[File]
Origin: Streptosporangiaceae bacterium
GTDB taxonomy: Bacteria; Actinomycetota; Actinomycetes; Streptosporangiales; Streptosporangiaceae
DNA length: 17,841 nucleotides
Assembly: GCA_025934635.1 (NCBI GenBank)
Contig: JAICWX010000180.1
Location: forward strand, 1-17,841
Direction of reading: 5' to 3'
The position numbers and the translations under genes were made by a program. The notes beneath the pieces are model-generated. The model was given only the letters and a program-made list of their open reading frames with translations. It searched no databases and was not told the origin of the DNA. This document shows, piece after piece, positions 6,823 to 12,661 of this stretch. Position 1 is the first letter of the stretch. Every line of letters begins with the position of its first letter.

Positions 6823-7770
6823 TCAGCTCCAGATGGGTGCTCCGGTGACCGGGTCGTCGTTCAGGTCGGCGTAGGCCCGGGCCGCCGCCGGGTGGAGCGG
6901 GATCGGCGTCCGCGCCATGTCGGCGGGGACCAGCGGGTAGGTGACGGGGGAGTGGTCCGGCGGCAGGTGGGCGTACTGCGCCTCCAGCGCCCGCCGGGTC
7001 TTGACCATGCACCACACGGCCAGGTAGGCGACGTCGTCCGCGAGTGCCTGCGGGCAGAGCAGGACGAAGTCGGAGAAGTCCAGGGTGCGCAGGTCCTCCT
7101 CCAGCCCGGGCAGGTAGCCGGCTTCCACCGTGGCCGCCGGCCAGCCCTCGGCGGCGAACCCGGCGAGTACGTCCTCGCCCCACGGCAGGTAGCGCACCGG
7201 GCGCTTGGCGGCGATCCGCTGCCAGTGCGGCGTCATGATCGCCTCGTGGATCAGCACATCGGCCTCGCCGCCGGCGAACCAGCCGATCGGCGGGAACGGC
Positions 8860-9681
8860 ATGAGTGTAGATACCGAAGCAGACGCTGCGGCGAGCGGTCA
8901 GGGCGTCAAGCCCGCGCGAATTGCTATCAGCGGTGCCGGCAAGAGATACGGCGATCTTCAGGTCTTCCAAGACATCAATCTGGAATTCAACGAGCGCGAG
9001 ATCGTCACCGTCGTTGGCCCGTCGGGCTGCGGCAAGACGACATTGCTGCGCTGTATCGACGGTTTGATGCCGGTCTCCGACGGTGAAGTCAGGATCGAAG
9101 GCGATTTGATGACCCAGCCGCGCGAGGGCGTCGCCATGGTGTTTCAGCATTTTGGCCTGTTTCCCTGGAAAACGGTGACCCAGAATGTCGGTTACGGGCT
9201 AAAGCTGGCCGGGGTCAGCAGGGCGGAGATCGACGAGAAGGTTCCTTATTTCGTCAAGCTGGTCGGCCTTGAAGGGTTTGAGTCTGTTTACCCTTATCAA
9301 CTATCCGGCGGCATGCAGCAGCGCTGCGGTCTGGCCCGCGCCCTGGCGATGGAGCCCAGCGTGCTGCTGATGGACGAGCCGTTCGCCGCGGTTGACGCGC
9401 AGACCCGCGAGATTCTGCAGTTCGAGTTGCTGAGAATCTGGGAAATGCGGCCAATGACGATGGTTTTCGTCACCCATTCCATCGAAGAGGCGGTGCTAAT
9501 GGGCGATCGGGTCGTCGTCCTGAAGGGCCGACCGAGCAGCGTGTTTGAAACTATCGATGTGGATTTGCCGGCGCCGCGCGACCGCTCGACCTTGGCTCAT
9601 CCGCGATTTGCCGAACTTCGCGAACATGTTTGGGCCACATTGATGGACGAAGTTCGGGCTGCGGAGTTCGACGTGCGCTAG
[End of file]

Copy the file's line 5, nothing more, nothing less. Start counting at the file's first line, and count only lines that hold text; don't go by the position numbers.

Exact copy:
Contig: JAICWX010000180.1